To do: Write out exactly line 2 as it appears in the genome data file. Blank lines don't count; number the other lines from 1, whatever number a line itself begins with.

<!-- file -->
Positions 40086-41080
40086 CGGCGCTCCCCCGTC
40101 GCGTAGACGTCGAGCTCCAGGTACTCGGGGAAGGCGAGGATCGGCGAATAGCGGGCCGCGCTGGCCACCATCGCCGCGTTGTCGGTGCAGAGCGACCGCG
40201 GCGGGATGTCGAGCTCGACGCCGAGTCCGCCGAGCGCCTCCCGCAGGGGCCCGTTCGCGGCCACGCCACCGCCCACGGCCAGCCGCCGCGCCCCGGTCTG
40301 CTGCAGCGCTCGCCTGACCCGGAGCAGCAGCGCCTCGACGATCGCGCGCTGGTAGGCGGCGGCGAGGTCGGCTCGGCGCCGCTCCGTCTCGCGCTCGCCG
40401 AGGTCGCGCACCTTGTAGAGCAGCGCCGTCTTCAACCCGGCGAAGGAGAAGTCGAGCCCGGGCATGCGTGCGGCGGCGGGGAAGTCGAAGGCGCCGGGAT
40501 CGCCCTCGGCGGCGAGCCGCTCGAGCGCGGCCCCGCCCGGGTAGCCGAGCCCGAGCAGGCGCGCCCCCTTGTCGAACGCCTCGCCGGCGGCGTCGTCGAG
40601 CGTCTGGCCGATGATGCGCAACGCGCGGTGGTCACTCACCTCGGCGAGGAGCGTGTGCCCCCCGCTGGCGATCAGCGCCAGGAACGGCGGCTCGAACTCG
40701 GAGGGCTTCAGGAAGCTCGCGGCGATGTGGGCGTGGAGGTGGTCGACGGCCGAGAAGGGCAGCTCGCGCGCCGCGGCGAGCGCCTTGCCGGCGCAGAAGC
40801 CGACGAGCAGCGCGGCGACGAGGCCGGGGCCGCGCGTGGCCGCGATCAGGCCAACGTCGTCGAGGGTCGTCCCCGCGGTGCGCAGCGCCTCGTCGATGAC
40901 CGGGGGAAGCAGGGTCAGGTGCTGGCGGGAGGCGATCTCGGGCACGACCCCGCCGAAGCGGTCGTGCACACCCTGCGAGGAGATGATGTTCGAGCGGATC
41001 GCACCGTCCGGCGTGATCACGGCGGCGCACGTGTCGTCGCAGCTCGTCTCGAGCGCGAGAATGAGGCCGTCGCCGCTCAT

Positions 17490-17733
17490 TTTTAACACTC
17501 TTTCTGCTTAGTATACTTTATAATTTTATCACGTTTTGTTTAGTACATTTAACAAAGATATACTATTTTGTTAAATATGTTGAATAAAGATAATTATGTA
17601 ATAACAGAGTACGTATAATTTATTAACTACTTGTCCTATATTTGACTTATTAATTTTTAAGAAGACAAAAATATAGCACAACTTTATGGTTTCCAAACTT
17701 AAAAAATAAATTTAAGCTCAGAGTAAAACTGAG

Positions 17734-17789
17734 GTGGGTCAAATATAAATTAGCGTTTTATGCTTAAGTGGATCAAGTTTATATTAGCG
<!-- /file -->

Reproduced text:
40086 CGGCGCTCCCCCGTC